Similarly, authorities in Afghanistan are reluctant to accept that new arrivals flocking into the capital, Kabul, are there to stay. The HPG Kabul study observed that, “The de facto policy of the government at all levels is that displacement is a temporary phenomenon, and that in time people will return to their rural areas of origin.”
Such assumptions can limit assistance. According to the study, “One senior… official… explained why he had refused an international agency… permission to build temporary toilets and wells in one settlement, on the grounds that ‘IDPs are here for a short time and they don’t need a bathroom and a well in this situation... When we provide them with these services they will never move back to their areas.’”
Long told IRIN that in reality more than two-thirds of the world’s IDPs have been displaced for more than five years, but authorities are often unwilling to face this fact, partly because it reflects badly on them.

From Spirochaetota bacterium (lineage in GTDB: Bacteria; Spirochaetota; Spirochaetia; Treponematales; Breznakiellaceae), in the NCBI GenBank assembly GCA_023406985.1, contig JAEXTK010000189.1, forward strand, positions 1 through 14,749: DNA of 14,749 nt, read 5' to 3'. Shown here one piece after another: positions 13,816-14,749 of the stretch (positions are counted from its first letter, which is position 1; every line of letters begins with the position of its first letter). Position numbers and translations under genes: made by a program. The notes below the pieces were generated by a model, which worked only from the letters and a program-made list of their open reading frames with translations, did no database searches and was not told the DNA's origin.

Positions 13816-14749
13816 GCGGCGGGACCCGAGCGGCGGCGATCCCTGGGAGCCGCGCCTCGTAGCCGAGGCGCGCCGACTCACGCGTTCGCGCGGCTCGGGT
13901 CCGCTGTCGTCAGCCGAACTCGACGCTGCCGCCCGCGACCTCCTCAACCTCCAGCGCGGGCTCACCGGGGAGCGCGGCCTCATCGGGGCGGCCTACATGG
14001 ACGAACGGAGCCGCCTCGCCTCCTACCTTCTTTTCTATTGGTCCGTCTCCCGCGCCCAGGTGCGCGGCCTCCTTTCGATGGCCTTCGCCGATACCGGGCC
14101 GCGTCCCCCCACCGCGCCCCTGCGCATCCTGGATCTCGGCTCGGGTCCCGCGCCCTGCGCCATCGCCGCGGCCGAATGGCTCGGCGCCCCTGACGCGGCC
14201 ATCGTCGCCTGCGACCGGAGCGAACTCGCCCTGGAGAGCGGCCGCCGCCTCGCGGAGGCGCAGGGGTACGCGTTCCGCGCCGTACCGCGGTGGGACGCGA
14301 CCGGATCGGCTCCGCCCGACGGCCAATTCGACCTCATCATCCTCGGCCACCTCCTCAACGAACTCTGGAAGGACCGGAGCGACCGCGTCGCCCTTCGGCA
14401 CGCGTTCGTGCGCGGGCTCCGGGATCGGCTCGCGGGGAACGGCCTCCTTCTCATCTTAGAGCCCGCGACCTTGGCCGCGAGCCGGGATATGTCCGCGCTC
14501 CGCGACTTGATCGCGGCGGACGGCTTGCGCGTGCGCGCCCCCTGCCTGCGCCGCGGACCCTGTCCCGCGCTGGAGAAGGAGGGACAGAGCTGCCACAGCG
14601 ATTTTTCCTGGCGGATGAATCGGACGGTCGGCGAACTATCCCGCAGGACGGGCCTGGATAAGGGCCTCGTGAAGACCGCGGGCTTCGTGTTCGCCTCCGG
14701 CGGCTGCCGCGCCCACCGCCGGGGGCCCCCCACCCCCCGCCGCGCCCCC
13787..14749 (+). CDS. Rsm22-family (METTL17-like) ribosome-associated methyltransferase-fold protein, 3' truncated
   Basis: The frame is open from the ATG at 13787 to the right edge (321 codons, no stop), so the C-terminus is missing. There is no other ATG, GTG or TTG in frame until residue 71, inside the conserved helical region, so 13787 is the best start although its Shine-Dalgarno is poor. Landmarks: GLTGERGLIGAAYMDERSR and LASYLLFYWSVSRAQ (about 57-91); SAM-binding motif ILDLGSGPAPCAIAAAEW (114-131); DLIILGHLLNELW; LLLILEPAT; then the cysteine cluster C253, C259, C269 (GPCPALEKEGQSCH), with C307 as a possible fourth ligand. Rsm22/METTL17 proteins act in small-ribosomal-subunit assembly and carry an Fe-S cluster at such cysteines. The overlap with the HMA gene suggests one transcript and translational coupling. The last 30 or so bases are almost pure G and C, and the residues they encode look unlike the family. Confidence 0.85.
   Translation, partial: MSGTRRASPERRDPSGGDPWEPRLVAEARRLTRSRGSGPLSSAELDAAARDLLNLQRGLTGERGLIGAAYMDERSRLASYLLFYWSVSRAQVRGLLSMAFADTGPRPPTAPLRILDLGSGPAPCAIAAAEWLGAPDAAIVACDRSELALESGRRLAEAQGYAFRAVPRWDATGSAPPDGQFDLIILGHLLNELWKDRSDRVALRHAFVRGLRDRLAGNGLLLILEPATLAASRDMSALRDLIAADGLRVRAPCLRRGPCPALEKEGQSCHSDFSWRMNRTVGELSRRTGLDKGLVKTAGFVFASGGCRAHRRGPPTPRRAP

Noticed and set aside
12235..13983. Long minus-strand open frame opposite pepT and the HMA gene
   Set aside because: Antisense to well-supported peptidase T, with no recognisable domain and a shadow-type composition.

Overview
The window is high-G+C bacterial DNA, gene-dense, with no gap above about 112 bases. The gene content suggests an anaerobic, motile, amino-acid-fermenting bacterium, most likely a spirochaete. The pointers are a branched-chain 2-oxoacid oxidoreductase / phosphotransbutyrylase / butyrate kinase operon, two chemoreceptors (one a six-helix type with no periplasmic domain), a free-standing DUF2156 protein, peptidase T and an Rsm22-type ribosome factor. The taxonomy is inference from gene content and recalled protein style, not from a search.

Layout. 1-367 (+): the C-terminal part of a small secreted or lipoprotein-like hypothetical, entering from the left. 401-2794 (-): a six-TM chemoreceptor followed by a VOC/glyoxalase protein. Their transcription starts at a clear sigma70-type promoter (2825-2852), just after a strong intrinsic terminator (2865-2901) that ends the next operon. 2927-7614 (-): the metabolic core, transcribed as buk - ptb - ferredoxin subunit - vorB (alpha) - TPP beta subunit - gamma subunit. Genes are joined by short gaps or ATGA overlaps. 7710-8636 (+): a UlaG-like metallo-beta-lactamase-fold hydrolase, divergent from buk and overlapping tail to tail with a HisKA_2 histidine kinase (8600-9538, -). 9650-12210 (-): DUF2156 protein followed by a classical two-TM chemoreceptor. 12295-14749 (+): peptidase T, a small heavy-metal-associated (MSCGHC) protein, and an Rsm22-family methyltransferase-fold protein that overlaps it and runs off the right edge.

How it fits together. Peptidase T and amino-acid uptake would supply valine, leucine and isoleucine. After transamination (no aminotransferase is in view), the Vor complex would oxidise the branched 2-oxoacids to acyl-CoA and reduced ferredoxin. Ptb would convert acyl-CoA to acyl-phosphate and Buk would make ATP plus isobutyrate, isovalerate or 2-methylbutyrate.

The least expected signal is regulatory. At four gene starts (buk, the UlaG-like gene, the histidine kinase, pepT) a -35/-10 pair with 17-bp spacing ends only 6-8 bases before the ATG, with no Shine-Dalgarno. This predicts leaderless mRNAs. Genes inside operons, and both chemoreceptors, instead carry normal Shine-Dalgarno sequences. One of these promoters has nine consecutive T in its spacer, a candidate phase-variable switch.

“In Afghanistan, for instance, if they admit that they still have a displacement problem, they are admitting that the peace is still fragile and imperfect. But rather than only looking for permanent solutions, we have to learn to live with people being displaced at this moment and focus on making their displacement better, because policies often make displacement a far worse experience than it needs to be,” Long said.
Opportunities for settlement
The HPG researchers in Kabul found that an overwhelming majority of the displaced said they intended to settle permanently in the city. Evidence from elsewhere suggests that, if allowed to do so, they could eventually integrate and make new lives for themselves.